QUESTION 1 (Module 2) Variable and absorption costing
Froggy Ltd produces ornamental garden ponds and commenced operations in 2019.
For 2019, Froggy budgeted to produce and sell 20,000 units.
The company writes off under- or over-allocated overheads to Cost of goods sold. Fixed costs were as expected. Actual data for 2019 are given as follows:
Production cost per unit produced
Direct materials $30
Direct production labour 24
Production overhead 46
Marketing cost per unit sold 20 Fixed costs:
Production costs $1 050 000
Administrative costs $980,000
- Prepare a 2018 income statement for Froggy Ltd using variable costing.
- Prepare a 2018 income statement for Froggy using absorption costing.
- Explain the differences in operating profit obtained in requirements 1 and 2 and reconcile the two profit figures
- Froggy’s management is considering implementing a bonus for the supervisors based on gross margin under absorption costing. Advise management on the potential effect of the bonus plan on the behaviour of supervisors and recommend modifications that Froggy management might make to improve the plan.
QUESTION 2 (Module 6) Master budget & responsibility accounting
The management accountant, with assistance from the production and sales managers, has obtained the following estimated information about George’s Fishes (a shop selling exotic pet fish and fish supplies) in order to prepare the budgeted income statement for July 2020:
i. Estimated sales for July- August:
Selling Price per unit
|Fish food (tubs)||600||600||$20|
Sales are 80% cash sales. Credit sales are collected in the month following sale.
ii. Opening inventories were:
|Units||Average cost per unit|
|Fish food (tubs)||180||$10|
Desired ending inventories are 30% of next month’s sales (in units).
In any month an estimated 10% of opening live stock dies before being sold due to the poor condition of some fish arriving from the supplier. Inventory loss is written off as part of cost of goods sold by inclusion in purchases i.e. additional purchases are necessary to replace the dead stock. Purchases are paid for the month following purchase.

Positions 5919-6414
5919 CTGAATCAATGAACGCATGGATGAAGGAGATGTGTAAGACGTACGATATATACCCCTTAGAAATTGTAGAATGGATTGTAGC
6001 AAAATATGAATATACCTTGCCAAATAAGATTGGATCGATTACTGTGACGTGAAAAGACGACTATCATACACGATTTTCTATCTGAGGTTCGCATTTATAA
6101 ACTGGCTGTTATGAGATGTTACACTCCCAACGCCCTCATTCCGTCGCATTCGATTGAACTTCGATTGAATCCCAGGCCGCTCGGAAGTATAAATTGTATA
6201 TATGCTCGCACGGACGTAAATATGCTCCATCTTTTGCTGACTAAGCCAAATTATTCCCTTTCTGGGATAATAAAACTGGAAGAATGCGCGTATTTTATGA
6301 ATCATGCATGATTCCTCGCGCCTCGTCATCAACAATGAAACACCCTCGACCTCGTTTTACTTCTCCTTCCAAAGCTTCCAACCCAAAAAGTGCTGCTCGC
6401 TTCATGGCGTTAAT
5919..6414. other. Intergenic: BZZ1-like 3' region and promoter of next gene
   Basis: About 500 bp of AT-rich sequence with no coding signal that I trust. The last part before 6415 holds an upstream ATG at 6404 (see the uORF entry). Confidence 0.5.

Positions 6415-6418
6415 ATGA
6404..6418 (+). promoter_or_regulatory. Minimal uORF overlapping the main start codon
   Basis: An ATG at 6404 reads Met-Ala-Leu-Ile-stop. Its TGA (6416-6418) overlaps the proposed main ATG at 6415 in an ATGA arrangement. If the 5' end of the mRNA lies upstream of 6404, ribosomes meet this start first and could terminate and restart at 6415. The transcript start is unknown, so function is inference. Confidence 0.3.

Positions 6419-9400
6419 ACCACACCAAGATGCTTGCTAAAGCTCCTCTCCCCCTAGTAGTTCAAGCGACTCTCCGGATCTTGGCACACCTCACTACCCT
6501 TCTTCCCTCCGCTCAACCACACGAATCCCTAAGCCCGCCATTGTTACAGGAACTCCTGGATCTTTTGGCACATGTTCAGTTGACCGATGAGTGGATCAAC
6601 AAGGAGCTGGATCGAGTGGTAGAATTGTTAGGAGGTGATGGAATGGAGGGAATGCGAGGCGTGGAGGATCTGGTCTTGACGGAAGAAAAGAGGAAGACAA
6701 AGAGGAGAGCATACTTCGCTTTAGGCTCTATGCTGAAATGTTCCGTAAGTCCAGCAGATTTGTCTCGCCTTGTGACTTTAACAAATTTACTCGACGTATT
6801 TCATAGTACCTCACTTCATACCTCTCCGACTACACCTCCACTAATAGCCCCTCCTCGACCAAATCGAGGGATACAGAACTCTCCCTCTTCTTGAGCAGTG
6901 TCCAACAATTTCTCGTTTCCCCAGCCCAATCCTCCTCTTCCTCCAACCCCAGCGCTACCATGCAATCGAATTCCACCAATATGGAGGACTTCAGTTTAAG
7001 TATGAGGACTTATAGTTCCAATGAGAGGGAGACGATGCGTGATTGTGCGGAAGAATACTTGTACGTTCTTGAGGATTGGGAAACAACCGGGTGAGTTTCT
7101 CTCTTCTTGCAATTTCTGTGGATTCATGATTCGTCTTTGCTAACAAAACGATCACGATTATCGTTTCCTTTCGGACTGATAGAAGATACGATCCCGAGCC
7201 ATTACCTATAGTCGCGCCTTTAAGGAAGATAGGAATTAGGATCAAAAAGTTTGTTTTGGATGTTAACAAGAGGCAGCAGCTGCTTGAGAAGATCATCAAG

iii. Operating expenses budgeted for July are:
|Wages – sales staff||$8,000|
|Rent for month||$3,000|
|Telephone & electricity||$300|
|Depreciation of fixtures||$200|
The supplies used were part of supplies purchased for cash in June 2020. All other expenses are paid as incurred.
iv. Accounts receivable as at 30th June 2020 were $9,100
v. Accounts payable as at 30th June 2020 were $40,945
vi. The cash at bank balance at 30th June 2020 was $6,000
- Prepare a sales budget for July.
- Prepare a purchases budget for July.
- Prepare a budgeted income statement for July.
- Prepare a cash budget for July.
Round all amounts to nearest whole number. Ignore GST.
QUESTION 3 (Module 5) Job Costing
JC Wood Ltd builds holiday ‘glamping’ cabins for tourist resorts. It uses a job-costing system with two direct-cost categories (direct materials and direct labour) and two indirect-cost pools (building support and logistics). Direct labour-hours is the cost driver for building-support costs and direct materials costs is the cost driver for logistics. In December 2019, JC Wood Ltd budgets 2020 building-support costs to be $8 400 000, and direct labour-hours to be 200 000. At the end of 2020, management is comparing the costs of several jobs that were started and completed in 2020:
Brigadoon cabin Bellevue cabin
Construction period Feb–June 2020 May–Oct 2020
Direct materials costs $107 550 $127 660
Direct labour costs $ 37 620 $ 38 760
Direct labour-hours 990 1 020
Direct materials and direct labour are paid for on a contract basis. The costs of each are known when direct materials are used or when direct labour-hours are worked. The 2020 actual building-support costs were $8 460 000, the actual direct labour-hours were 180 000 and actual direct materials costs were $82 500 000. Only Building support costs need to be allocated (no logistics).